This historic site is home to the first lighthouse built in the state of New York, as well as the fourth-oldest active lighthouse in the United States. The rocky coast surrounding the Montauk Point Lighthouse is located along a coastline that was full of dangerous and deceptive features, making the light essential to early navigators. Anyone coming to the United States from across the Atlantic and to Ellis Island passed by this lighthouse.
Montauk Point Lighthouse is the oldest
lighthouse in New York State. This lighthouse was authorized by the Second
Congress under President George Washington in 1792. Although construction did
not begin until June 7, 1792, the lighthouse was completed by November 5,
1792. This National Historic Landmark has
been part of the land/seascape for over 200 years and is an active aid to
navigation today. The Lighthouse was designated a National Historic Landmark by the Secretary of the Interior, on March 2, 2012, in recognition of its significance
in the history of the United States.
The lighthouse has a foundation 13’ deep
and 9’ thick and the walls are 6’ thick a t the bottom tapering to 3’ thick at the
top. Its construction is of sandstone blocks from Connecticut, across the
Sound. There are 137 iron steps to the top of the tower standing 110’6” in
height. The light flashes every 5 seconds and can be seen at a distance of 19
This beautiful property also houses a
museum in what was once the home of the Light Keeper until 1860. The museum features
an assortment of historical documents and photographs on display. The Museum
Parlor features a case displaying two documents. One signed by Secretary of
State, Thomas Jefferson, Congressional Authorization, approved by President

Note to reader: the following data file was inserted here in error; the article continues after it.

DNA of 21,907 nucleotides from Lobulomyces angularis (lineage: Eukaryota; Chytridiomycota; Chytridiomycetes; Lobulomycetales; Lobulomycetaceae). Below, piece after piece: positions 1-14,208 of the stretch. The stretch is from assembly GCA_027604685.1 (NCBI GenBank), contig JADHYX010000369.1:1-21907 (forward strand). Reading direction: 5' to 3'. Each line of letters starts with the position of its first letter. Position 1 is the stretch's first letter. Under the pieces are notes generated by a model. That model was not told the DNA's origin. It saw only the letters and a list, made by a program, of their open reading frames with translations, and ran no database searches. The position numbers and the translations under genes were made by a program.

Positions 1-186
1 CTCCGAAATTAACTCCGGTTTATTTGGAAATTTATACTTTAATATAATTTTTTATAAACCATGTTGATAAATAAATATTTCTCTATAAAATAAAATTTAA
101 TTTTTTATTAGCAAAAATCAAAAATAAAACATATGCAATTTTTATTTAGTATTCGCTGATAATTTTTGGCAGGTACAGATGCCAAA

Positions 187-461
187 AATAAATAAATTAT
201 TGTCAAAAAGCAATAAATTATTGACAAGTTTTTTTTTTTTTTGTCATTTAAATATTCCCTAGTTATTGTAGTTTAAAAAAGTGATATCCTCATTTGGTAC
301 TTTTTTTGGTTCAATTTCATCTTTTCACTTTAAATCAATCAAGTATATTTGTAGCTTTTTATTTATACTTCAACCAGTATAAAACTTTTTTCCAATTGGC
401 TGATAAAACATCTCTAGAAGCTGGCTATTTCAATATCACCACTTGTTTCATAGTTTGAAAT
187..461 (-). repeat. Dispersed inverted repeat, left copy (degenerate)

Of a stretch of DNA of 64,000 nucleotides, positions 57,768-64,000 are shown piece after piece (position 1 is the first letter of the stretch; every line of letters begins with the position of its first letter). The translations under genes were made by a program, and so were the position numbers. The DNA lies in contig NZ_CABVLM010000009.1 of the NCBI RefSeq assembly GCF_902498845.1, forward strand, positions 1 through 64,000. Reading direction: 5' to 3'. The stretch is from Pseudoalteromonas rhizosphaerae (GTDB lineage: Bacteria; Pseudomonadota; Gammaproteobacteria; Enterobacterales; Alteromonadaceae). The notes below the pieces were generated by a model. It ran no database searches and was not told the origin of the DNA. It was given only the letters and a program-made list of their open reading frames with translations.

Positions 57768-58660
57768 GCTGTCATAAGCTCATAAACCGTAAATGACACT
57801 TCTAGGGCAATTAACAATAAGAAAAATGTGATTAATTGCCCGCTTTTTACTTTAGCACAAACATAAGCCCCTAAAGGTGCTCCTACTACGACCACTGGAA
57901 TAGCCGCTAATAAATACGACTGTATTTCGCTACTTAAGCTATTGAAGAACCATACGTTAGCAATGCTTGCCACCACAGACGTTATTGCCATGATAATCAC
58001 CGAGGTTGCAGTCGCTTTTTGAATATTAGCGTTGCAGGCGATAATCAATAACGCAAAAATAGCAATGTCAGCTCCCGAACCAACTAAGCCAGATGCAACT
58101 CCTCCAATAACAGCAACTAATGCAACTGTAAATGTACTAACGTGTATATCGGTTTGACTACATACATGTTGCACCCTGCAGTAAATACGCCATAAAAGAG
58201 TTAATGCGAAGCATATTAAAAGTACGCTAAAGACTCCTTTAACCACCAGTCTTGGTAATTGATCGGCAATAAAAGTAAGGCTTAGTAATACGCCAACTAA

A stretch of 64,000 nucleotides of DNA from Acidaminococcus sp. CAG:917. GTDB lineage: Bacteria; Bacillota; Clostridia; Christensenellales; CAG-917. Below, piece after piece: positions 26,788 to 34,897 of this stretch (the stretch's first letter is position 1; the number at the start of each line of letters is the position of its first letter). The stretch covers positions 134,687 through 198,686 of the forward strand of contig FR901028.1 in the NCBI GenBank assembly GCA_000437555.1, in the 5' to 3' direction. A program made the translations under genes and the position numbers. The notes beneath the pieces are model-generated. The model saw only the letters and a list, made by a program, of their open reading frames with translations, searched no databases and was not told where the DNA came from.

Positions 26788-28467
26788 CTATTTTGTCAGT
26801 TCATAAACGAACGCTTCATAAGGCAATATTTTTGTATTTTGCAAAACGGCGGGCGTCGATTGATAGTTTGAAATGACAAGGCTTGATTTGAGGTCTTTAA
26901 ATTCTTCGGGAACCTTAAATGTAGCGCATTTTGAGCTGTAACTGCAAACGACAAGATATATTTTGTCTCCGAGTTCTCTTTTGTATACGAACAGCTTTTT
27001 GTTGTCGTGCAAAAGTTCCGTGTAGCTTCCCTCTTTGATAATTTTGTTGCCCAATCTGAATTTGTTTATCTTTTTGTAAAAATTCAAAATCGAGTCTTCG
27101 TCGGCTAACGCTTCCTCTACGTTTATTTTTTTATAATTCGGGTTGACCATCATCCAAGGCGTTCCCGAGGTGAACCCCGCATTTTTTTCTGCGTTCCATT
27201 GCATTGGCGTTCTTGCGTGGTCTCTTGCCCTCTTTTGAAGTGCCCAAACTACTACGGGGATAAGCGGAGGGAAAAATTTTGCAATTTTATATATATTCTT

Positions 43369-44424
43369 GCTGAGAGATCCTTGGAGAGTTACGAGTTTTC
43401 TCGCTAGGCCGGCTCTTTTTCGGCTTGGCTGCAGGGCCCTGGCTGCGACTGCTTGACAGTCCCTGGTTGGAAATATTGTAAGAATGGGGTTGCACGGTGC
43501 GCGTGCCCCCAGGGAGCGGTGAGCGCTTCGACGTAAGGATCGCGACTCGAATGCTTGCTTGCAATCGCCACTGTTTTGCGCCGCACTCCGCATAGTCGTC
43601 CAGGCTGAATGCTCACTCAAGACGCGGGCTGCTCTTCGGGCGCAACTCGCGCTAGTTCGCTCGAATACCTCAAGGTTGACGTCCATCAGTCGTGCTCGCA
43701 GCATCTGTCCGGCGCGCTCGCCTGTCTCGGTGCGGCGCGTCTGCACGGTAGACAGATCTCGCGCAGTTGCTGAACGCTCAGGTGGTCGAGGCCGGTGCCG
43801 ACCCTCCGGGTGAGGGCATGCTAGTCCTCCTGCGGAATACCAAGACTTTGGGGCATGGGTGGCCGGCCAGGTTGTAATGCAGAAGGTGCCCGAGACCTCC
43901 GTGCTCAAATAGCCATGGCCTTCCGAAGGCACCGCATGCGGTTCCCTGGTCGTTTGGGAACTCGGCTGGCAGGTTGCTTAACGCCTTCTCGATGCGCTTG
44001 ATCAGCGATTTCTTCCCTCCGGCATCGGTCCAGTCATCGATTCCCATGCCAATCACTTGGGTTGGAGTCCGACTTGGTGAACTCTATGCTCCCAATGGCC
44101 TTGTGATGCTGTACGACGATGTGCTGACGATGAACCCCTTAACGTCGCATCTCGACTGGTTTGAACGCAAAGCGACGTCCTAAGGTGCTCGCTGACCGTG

George Washington to construct a lighthouse at Montauk Point. The second is
signed by President George Washington. It authorizes the federal purchase of
land from Montauk Proprietors for the purpose of building a lighthouse at
Montauk Point. The museum also features a room with 4 models that depict
structural changes to the lighthouse from 1796 to 1943.
During the American Revolution, Eastern Long
Island and Montauk Point were occupied by the British so the Royal Navy kept a
huge fire burning to help sailors navigate the dangerous waters. After the war,
the lighthouse was used to help eliminate some hazards along the coastline and
make principle ports like New York, Philadelphia and Baltimore more easily
accessible to world commerce. Montauk
Point was one of the most dangerous areas of the new trans-Atlantic route.
Because of its location, Montauk Point
Lighthouse stood, to some extent, as a symbol of the New World for almost a
century. Anyone traveling from Europe to the New World would pass that lighthouse
on their way to Ellis Island and with the tremendous number of immigrants came
The Statue of Liberty in 1886 out shining the lighthouse.
The light was the first
welcoming beacon for the returning American hostages from Iran in 1981. The lighthouse sported a huge yellow ribbon
inscribed with “WELCOME HOME”.